FIRST EXCERPT: In 1975, Illinois hosted six indoor meets, which helped build a fan following.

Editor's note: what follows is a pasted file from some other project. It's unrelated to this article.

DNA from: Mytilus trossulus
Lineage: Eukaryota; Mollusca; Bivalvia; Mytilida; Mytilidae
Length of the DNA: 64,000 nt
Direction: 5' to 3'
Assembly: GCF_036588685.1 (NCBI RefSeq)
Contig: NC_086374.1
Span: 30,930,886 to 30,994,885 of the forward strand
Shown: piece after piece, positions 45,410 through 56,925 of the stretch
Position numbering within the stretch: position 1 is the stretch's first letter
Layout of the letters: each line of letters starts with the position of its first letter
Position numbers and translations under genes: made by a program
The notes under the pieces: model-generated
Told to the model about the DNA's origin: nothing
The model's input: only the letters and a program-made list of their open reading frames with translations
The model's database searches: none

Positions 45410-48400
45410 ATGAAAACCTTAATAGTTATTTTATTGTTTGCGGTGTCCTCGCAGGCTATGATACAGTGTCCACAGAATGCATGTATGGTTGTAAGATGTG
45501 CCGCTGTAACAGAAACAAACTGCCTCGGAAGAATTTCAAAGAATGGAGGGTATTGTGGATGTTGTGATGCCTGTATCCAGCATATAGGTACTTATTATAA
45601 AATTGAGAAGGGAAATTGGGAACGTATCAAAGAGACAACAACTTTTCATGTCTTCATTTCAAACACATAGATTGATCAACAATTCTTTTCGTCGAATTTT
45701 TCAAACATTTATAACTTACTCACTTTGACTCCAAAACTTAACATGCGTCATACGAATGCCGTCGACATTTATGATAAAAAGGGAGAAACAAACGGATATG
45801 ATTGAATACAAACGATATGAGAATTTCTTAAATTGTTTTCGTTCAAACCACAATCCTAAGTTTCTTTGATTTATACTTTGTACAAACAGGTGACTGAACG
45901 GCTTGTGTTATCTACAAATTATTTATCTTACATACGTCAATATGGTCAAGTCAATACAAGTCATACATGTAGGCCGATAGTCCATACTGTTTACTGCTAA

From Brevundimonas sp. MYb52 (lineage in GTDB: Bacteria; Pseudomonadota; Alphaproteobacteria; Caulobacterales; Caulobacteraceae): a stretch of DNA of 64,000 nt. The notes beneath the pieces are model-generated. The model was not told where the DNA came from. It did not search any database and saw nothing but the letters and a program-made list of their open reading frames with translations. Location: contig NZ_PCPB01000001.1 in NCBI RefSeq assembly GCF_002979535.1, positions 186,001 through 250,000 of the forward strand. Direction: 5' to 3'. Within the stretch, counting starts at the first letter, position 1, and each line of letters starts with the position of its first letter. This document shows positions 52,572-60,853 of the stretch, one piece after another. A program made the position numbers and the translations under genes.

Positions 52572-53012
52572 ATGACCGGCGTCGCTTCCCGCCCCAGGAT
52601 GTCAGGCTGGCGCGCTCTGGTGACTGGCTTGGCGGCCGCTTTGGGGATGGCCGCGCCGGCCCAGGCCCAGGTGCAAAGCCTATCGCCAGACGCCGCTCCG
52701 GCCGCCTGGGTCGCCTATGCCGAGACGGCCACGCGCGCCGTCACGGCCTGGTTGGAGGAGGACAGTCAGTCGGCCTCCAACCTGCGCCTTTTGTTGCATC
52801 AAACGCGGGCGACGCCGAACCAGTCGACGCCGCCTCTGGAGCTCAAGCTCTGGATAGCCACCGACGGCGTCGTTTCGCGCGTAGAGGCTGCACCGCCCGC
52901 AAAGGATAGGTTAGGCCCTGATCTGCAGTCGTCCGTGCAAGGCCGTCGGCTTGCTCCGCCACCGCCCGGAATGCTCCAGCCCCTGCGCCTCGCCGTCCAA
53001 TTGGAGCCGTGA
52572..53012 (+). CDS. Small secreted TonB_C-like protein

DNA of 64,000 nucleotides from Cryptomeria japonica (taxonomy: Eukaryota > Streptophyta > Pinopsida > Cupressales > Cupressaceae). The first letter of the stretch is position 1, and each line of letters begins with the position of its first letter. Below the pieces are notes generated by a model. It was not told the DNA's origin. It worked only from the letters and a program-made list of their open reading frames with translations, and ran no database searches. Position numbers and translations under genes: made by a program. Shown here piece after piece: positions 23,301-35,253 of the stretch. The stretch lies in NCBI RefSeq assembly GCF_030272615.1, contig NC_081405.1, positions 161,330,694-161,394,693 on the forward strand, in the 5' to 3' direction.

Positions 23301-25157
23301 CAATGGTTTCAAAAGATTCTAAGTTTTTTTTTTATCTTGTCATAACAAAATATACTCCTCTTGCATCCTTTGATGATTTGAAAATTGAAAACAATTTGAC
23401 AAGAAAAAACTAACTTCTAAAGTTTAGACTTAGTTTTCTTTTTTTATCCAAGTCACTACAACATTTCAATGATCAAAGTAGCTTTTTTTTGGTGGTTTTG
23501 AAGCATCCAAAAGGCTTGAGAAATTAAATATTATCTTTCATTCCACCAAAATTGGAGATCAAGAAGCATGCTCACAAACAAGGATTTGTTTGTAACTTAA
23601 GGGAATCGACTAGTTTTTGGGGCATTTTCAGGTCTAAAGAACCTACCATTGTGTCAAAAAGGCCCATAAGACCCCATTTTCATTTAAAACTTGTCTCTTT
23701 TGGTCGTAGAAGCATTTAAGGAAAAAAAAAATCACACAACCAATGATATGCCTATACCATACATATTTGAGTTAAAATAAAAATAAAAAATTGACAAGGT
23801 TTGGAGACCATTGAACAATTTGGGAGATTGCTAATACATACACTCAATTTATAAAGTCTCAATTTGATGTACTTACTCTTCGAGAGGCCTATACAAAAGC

“There would be a crowd on both sides of the track because at that time they had bleachers on the backstretch, on the homestretch and on one of the turns,” he said. “It was a real rocking atmosphere.” But the night of the Illini Classic, Rose was the rock star as he won in 8:34.4 while Craig took second in 8:41.0. The next day Craig anchored his distance medley relay to a meet and school record of 9:41.2 with a 4:06.5 mile. That relay narrowly missed Pittsburgh’s world record of 9:39.8. “I probably cost us that world record,” admitted Craig, who couldn’t tell if he was trying too hard or not trying hard enough. He knew for sure he was “in a physical slump.” Craig’s indoor season came to an early end in the Big 10 meet at Bloomington, Indiana, where he roomed with Durkin because both were battling colds. In the mile prelims on March 7, Craig advanced with an exhausting 4:11.7. Three hours later, he built a 40-yard lead in the two-mile, passing halfway in 4:17. His suffering, however, had begun after only 880 yards. “The second half of the race was like a nightmare,” said Craig, who began weaving between lanes one and two. His final 440s took 68 and 78 seconds. Three men passed him the final lap, leaving Craig fourth in 8:55.2, 10.4 seconds behind Michigan State winner Herb Lindsay. In the next day’s mile final, Craig took sixth in 4:10.3. It would be the worst Big 10 finish of his career. After that mile, he flopped on the high jump pit and fell asleep despite the commotion of the meet. The next day, he discussed all aspects of his running with Wieneke. “I just felt like God had taken my ability away from me somehow,” Craig said. When McKinley Hospital staff physician Dr. Robert Pace listened to Craig’s heart, he heard the distinctive friction rub of pericarditis, an inflammation of the lining around the heart. Craig was immediately admitted and remained hospitalized for five days. Dr. Pace, who felt a virus may have caused the pericarditis, told the U of I sports information department he was “amazed by Craig’s competitiveness and the fact he was even able to finish the races in the Big 10 meet. The problem had a great deal of effect on his performance and only because he is a great physical specimen was he able to do what he did.” What Craig couldn’t do for the second straight year was compete in the NCAA indoor meet. Craig’s heart problems put his disappointing NCAA cross country showing in a new light. For the rest of his career, he’d look for medical reasons to explain unexpectedly poor showings, and he recommended other runners do the same. He resumed training April 7, jogging three miles in the morning and three in the afternoon with a 4:40 mile thrown into the latter workout. At the end of each workout that week, he visited the hospital to have his heart checked. Craig sat out the team’s first four outdoor meets, but returned for the Drake Relays where he contributed a 4:09.0 to the sixth-place four-mile relay on April 25 and a 4:13.5 to the third-place distance medley relay on April 26. The medley was especially humbling for Craig, who’d been handed a lead that Nick Rose and Kansas State’s Jeff Schemmel quickly erased. Craig felt he’d been dumped in the deep end and had sunk. After competing in his first major relay carnival, he went for a cool-down outside the stadium. A water balloon launched from a passing car caught Craig in the stomach, knocking him to the ground and out of breath. If the world was trying to derail the ultimate optimist, it would need more than water balloons.